Icelanders are fortunate in having written about themselves a short while after the country was settled. The fact that this material has been preserved is remarkable. This literature is of unique artistic value, and furthermore provides a glimpse into the lives of the people who wrote it; and insight into the cultural origins of a whole nation.
Torfi H. Tulinius is a professor of Icelandic mediaeval studies at the University of Iceland and leads the international master programme in the subject. He spends much of his time studying our medieval literature. This is important because “research in the humanities tackle the products of the human spirit, deepen our understanding of them, and open our eyes to their endless variety,” in the words of Torfi himself.
He asserts the sagas have long informed our understanding of who the Icelanders are. “Times change and Icelandic society has undergone more changes in the last century than ever before. We need to rethink our identity. One way to approach this is to revisit our literary legacy. Furthermore, this particular legacy is globally unique, with value that stretches way beyond our shores; thus understanding the Icelandic literary tradition enhances our knowledge of global literature.”
Searches for Trauma
Torfi is now scouring the stories of the original settlers in the sagas and Landnámabók looking for all signs of trauma connected to the settlement. This is not light material since the themes include enslavement, bereavement and loss of wealth and social status.
„These narratives are written more than two hundred years after the events themselves, but still give a certain picture of social circumstances in Iceland in the 9th and 10th centuries CE,” says Torfi. “However, they are a better source on how the authors and readers of the sagas in the 12th, 13th and 14th saw the past in the light of their own present.”
The traumatic societies that begat great literature
Torfi says that a lot in this literature indicates that the society that begat it struggled with a variety of trauma. The past that is sketched in the works is characterised by loss of homeland, social standing and even a good life in a fertile country.
“In the narrative of Landnáma and the sagas it often seems that the social standing of a person is determined by the location and extent of the settlement; or whether he or his forefathers has settled land or had to get land from former settlers. Social standing is thus at times lower than the character’s self-identity indicates. These stories from the past are probably told because they reflect the social realities of time of writing in the 13th and 14th centuries, not least the extreme violence of the age of Sturlungar.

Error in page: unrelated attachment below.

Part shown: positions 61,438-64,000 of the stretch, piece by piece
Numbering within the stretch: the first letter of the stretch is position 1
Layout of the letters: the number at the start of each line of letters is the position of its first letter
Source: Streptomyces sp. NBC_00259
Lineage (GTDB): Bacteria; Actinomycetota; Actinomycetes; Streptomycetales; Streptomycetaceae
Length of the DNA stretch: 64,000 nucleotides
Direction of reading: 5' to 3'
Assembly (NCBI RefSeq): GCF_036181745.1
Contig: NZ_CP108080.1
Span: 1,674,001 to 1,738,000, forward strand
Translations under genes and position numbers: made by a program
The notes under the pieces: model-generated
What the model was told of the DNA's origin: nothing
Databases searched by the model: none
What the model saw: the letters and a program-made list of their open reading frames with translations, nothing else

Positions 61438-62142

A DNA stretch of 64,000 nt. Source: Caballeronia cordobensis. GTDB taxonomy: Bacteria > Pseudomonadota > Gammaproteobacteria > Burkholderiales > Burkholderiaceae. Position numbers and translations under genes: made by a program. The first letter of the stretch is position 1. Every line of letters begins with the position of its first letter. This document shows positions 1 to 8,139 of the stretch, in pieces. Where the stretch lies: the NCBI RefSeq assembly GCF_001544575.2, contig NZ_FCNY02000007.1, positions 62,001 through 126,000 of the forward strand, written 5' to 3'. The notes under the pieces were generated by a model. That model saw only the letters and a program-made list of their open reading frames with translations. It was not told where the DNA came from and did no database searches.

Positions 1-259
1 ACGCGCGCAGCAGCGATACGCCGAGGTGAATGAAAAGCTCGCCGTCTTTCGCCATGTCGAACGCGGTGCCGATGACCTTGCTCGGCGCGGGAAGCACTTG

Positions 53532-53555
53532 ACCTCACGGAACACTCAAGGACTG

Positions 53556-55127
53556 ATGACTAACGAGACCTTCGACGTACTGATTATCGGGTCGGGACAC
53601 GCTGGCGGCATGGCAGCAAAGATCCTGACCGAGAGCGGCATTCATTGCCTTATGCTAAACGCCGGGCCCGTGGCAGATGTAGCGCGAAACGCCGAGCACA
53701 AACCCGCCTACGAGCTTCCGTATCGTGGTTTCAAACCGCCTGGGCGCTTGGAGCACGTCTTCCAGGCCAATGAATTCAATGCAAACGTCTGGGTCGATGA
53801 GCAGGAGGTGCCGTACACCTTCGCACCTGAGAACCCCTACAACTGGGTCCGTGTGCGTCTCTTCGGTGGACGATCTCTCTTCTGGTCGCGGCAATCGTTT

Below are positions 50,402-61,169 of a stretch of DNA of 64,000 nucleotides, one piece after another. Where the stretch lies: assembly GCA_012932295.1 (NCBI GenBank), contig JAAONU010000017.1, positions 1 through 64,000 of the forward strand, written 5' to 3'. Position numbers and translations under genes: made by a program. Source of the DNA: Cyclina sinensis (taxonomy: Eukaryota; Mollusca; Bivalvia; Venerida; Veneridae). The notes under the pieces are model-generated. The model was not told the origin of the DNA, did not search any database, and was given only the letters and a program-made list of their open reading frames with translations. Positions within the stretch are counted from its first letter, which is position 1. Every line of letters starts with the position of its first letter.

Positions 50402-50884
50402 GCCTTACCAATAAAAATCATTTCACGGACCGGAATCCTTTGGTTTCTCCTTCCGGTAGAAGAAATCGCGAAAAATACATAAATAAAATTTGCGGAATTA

“Times change and Icelandic society has undergone more changes in the last century than ever before. We need to rethink our identity. One way to approach this is to revisit our literary legacy. Furthermore, this particular legacy is globally unique, with value that stretches way beyond our shores; thus understanding the Icelandic literary tradition enhances our knowledge of global literature,” says Torfi.
Applies methods from a variety of disciplines
Torfi is a productive researcher, primarily in the field of Icelandic medieval literature, especially Legendary Sagas and Icelandic Sagas. In his analysis Torfi uses an interdisciplinary approach. He has used narrative studies, sociology, history, semiotics, reception theory, and even psychology to deepen our understanding of the role of the works in the society that produced them.
“Yes, you are right,” says Torfi, “interdisciplinary research on cultural products, especially literature, where sociology, psychology and history are applied to enrich and deepen literary studies; this is my main field of interest. Since I began studying medieval literature I have been interested in how it spoke to their contemporary readers. I have always been interested in how various narratives mirror divergent values and tension between social groups. My research on the Legendary sagas at the beginning of my career shows this well. Since then I have dug deeper into narrative structure and meaning creation in the Legendary sagas and concluded that psychological and social factors are intertwined in the sagas. In this context my interest in the terrible traumas occurring in Icelandic society was piqued; not least in the 13th century. How the view of the past is informed by this trauma in the Icelandic sagas and Landnámabók is fascinating.”
A prolific scholar
Torfi has been prolific in writing articles and books based on his research. This year he has published three book chapters in academic books, all connected to this subject. “The first one is about the identity of the 13th century Icelander and how it is marked by tension between social and religious values, and how this tension shapes narratives, both about contemporary conditions and the past.
In the next one Eyrbyggja saga is scrutinised and the efforts of leading families to redefine their social position in a changing society read into it. The third one explores different genres of narrative mediaeval literature, and how each genre connects to the realities of 12th and 13th century Iceland. I am, along with two of my colleagues, currently putting the final touches to an article on social anxiety that can be found in medieval literature.”
Scientists like Torfi often consider the inherent value of research as a motivation in their work. “Research has value in many diverse ways,” he says. “Increased knowledge can lead to progress in all fields: technology, science, society. The training and education needed to do research enhances the ability to think clearly and critically about reality, to discern what is of value and what is not – and to see through deceit when needed.”
This concluding point is of great importance in our times, when fake news pops up at the speed of light all over the world.